As Sen. Ted Cruz rushed back to Texas on Thursday after coming under fire for fleeing to Cancún while his constituents faced devastating power outages, water disruptions, and food shortages, an out-of-state Democratic lawmaker teamed up with a coalition of local organizations to raise money to provide direct relief for people in desperate need.
Announced on Twitter early Thursday evening by Rep. Alexandria Ocasio-Cortez (D-N.Y.), the grassroots fundraising campaign brought in more than $1 million in a matter of hours—all of which, according to the New York Democrat, will go to The Bridge Homeless Recovery Center, Ending Community Homeless Coalition (ECHO), Family Eldercare, Houston Food Bank, Feeding Texas, and other local groups assisting Texans during the ongoing emergency.
“Wow. We officially raised $1 million for Texas relief at 9:17 pm,” Ocasio-Cortez tweeted Thursday night. “Thank you all so much. I’m at a loss for words. Always in awe of movement work. 100% of this relief is going straight to Texan food assistance, homelessness relief, elder care, and more.”
Ocasio-Cortez’s use of her massive social media platform to raise relief funds was quickly contrasted with the actions of the state’s Republican leadership, which critics say has been missing in action throughout the emergency—with Cruz’s vacation trip to Mexico in the middle of the crisis serving as an illustrative example.
“Cruz is emblematic of what the Texas Republican Party and its leaders have become: weak, corrupt, inept, and self-serving politicians who don’t give a damn about the people they were elected to represent,” Gilberto Hinojosa, chair of the Texas Democratic Party, said in a statement Thursday. “They were elected by the people but have no interest or intent of doing their jobs.”
The New York Democrat’s relief push came as hundreds of thousands of Texans remained without power in the wake of Winter Storm Uri, which exposed the state government’s total failure to prepare the Texas electric grid for extreme weather. As the Washington Post‘s Will Englund put it earlier this week, “In the name of deregulation and free markets… Texas has created an electric grid that puts an emphasis on cheap prices over reliable service.”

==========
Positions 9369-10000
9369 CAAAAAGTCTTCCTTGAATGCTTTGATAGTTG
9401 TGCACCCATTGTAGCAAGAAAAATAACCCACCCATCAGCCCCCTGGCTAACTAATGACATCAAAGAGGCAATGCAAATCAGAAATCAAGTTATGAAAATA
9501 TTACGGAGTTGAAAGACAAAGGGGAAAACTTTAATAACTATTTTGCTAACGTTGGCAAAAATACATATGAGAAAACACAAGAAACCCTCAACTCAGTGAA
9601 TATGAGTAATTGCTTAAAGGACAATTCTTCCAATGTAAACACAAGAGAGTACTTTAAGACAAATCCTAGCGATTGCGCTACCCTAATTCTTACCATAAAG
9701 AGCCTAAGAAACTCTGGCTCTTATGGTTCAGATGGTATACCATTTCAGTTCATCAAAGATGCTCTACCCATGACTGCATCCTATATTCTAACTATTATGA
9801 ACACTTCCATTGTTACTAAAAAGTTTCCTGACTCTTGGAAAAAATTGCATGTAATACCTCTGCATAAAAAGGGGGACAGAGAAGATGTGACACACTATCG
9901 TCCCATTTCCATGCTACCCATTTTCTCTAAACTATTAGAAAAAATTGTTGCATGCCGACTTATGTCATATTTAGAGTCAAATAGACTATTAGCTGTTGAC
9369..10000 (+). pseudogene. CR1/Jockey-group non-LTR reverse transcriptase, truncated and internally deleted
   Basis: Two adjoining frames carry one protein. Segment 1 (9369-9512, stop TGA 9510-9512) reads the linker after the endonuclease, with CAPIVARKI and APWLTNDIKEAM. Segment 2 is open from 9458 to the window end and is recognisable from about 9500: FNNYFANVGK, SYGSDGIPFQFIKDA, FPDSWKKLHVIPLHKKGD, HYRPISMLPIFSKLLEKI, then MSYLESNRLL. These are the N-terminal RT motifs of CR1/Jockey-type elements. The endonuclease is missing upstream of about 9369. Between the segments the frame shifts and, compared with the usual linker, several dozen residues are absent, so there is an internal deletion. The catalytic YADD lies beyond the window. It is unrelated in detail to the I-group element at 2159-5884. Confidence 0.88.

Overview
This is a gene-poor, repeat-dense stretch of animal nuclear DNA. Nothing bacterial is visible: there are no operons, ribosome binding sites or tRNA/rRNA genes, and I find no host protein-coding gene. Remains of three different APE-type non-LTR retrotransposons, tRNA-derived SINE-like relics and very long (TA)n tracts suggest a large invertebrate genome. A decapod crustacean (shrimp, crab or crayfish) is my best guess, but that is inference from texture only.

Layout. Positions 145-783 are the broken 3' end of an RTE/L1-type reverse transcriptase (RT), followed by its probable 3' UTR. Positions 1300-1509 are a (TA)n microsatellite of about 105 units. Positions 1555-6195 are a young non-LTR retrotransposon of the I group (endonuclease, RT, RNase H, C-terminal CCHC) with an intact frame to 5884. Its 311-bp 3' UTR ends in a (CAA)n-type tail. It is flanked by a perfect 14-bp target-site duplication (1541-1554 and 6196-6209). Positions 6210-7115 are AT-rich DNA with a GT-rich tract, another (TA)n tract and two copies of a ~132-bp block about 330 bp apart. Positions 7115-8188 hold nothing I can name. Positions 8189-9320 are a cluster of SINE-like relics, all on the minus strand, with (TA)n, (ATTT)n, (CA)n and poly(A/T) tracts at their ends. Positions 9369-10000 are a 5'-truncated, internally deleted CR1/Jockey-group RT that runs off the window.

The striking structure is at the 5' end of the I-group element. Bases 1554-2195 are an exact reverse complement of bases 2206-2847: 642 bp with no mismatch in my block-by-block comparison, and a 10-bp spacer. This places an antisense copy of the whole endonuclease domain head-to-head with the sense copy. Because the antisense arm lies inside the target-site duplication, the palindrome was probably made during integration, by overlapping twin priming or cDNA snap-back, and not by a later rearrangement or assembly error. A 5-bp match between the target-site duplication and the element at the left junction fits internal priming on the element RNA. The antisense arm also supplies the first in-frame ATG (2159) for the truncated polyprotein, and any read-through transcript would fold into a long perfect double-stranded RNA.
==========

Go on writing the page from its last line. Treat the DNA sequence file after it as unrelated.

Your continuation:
The consequences of such an approach were almost immediately felt by millions of Texans as sweeping blackouts followed the historic storm’s arrival, which sent vulnerable families scrambling to stay warm and preserve their food and other essential supplies. The tens of thousands of Texans without homes were often left stranded in the freezing weather.
“For Texans who are already familiar with navigating disasters on their own with little help from the government, how local and city officials have responded to the storm so far is merely the latest chapter in a long pattern of neglect,” Buzzfeed reported Thursday.
Tim Boyd, the then-mayor of Colorado City, Texas, wrote on Facebook earlier this week that “the City and County, along with power providers or any other service owes you NOTHING!” Boyd later resigned amid backlash over his inhumane comments.
As some residents of his state resorted to burning their possessions for heat, Republican Gov. Greg Abbott—a major beneficiary of fossil fuel industry donations—appeared on Fox News late Tuesday and erroneously blamed wind and solar for the widespread outages.
While power was finally restored for nearly two million households on Thursday, an estimated 325,000 homes remained without electricity. Compounding the ongoing power crisis are food and water shortages brought on by the winter storm’s disruption of supply chains and frigid temperatures, which caused pipes to freeze and burst. Houston, the fourth largest U.S. city, will likely remain under a boil water advisory through the weekend as officials warned of possible contamination.
As The Texas Tribune reported Thursday, the power, food, and water crises—which come on top of the deadly coronavirus pandemic—have hit the state’s hospitals particularly hard.
“Hospitals canceled elective surgeries, waited days on delayed medication shipments, and are having to seek oxygen tanks from outside sources to meet a critical oxygen supply issue,” the Tribune reported. “While some issues like deliveries, water pressure, and power problems are starting to ease up for some, most in the affected areas are still experiencing challenges.”